Minister of Health Renward Wells.
By KHRISNA RUSSELL
Tribune Chief Reporter
HEALTH officials are urging members of the public to make arrangements for the remains of loved ones to be removed from Princess Margaret Hospital’s morgue where the facility continues to be stretched to capacity.
According to Health Minister Renward Wells yesterday, some people are using the morgue as a storage facility for uncollected remains. He said this practice cannot continue.
In cases where funeral homes are refusing to collect remains, Mr Wells said storage fees will be applied.
Currently, the morgue only has capacity for 55 bodies, but it now holds four times that number, Public Hospitals Authority managing director, Katherine Weech said.
“Some persons are using the morgue at PMH as a storage facility for their deceased loved ones,” Mr Wells said at a Ministry of Health press conference. “We understand that death and losing a loved one is an emotional and sensitive time. However, the morgue at the Princess Margaret Hospital continues to be stretched to capacity as a result of the delayed collection of loved ones who have passed.
“Given the necessary restrictions due to COVID-19 that had to be put in place as it pertains to funerals, some members of the public are opting to wait until restrictions have been lessened to collect the bodies of their loved ones.”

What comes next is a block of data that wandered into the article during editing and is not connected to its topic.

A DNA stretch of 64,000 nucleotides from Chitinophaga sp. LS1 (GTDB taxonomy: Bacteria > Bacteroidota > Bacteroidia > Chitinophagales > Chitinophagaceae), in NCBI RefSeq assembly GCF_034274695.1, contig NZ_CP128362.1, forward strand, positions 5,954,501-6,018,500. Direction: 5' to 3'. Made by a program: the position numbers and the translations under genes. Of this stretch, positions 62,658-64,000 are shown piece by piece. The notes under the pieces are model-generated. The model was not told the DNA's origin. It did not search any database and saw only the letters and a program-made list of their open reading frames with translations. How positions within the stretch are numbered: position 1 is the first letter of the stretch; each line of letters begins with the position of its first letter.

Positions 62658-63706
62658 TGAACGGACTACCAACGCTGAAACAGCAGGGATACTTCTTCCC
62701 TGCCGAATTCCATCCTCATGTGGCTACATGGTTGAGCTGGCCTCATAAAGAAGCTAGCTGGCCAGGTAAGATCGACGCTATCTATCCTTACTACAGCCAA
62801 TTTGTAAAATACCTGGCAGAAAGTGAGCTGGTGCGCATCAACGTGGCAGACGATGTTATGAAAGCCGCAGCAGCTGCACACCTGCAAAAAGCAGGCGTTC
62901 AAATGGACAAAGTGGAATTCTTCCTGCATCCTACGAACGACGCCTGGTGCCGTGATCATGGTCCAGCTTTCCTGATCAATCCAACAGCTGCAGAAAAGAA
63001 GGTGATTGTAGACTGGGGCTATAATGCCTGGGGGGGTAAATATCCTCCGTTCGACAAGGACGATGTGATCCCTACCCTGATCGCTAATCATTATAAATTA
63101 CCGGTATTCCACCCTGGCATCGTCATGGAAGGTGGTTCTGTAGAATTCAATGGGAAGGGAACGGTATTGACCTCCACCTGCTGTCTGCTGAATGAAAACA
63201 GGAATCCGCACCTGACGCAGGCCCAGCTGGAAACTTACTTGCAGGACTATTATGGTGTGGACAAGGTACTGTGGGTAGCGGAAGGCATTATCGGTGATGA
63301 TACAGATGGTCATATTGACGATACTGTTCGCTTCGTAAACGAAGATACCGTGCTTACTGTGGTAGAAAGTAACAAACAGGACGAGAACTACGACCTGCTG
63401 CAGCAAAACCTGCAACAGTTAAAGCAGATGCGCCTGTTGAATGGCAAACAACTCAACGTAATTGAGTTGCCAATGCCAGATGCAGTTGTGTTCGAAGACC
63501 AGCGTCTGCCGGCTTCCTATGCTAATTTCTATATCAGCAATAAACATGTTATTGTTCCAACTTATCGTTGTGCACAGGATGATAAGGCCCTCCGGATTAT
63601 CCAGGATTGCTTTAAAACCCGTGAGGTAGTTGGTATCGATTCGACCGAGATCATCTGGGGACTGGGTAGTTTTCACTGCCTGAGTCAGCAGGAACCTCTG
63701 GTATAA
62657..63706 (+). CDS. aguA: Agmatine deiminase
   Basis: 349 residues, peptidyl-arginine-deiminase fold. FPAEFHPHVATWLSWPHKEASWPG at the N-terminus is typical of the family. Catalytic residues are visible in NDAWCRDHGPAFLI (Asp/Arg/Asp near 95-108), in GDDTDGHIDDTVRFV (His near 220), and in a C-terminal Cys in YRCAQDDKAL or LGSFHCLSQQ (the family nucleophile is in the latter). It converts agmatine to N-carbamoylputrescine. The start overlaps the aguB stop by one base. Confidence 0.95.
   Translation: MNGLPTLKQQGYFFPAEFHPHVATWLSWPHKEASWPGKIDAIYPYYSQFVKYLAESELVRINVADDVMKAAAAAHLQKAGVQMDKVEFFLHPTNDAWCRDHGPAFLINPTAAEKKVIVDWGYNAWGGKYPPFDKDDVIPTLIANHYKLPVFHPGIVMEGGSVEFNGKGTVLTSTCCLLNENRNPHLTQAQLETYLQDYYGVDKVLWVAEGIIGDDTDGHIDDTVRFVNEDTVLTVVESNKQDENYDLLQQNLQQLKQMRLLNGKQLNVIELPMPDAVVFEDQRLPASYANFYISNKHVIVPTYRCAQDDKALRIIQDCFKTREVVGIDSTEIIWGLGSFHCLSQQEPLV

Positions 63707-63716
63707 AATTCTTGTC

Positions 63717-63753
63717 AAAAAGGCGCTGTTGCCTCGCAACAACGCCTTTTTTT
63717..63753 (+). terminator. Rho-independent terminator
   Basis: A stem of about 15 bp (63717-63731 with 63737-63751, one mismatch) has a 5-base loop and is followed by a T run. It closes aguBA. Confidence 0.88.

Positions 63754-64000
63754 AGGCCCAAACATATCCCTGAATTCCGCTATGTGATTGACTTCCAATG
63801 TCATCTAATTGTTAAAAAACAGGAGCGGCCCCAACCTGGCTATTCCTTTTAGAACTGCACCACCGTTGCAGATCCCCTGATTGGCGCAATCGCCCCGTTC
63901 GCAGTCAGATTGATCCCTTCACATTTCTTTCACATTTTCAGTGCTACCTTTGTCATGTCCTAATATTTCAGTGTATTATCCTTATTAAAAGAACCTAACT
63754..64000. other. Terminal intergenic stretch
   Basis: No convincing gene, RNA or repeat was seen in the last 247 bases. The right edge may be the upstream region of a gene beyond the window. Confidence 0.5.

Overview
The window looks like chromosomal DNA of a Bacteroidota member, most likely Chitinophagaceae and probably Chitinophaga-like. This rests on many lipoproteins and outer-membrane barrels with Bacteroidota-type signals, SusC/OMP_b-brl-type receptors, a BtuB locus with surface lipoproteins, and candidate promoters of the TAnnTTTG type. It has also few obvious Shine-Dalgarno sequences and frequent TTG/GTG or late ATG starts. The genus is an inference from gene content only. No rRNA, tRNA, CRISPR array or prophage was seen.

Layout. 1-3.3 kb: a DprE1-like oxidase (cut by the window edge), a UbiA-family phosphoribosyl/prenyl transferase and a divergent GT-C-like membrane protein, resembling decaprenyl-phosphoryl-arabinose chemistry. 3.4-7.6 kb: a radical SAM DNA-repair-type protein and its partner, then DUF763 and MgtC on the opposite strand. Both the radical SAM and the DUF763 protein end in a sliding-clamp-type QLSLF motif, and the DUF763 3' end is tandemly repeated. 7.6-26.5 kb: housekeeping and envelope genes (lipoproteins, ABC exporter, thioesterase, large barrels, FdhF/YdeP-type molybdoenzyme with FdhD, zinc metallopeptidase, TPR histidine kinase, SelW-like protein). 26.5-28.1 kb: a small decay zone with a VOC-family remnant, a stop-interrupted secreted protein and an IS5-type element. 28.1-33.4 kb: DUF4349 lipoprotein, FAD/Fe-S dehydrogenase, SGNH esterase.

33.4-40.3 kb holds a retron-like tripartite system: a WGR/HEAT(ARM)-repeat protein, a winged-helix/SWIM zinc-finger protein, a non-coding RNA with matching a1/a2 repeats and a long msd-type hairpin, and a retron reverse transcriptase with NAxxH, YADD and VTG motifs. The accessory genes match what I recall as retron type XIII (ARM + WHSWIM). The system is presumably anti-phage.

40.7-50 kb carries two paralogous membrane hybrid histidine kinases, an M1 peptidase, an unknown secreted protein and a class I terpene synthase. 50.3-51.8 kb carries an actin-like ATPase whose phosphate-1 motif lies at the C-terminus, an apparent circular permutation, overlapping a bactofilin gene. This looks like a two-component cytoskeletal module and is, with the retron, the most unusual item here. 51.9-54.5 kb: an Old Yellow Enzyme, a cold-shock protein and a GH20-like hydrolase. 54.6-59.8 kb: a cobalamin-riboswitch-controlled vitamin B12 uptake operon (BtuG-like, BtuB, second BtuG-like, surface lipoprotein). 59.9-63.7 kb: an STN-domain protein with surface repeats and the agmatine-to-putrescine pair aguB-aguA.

COVID-19 guidelines have placed limits on the number of people who can attend funerals.
“We encourage members of the public to arrange with a mortuary company to secure and retrieve their loved ones,” he added. “We are also again urging the local mortuary companies to collect the bodies that persons have already paid them to transport to their funeral home of choice. The failure of these companies to comply will have to unfortunately result in the existing legal storage fees being applied.”
For her part, Ms Weech said this is also an issue in Grand Bahama and made an appeal to members of the public to work with officials to have the situation rectified.
She said: “I can say to you that today we are over capacity by about four times. We have a capacity in our main hospital for 55 bodies, but to date I think we’re running four times that amount.
“I should also mention that at the Grand Bahama Health Services likewise we have a capacity of about 25 and at times our numbers can go up two to three times that amount.
“Since the start of COVID-19 we instituted a policy to ensure that patients dying from COVID were separated from the main population and those bodies were accommodated in the external coolers of the hospital.
“To date we recognise that over time the morgue, as indicated by the minister, has been used by the general public as a storage facility until such time as bodies are ready for burial. To date and with COVID-19 we want to continue to impress upon the general public to ensure that they work with us to ensure that those bodies are moved in a timely manner thus allowing us the opportunity to be able to properly manage those bodies that we have to hold requiring any examinations but certainly to ensure that we create environments where we can safely take care of the remains of loved ones.”
She said the facilities are open Monday through Friday and the medical records department facilitates all discharge of bodies from the hospital.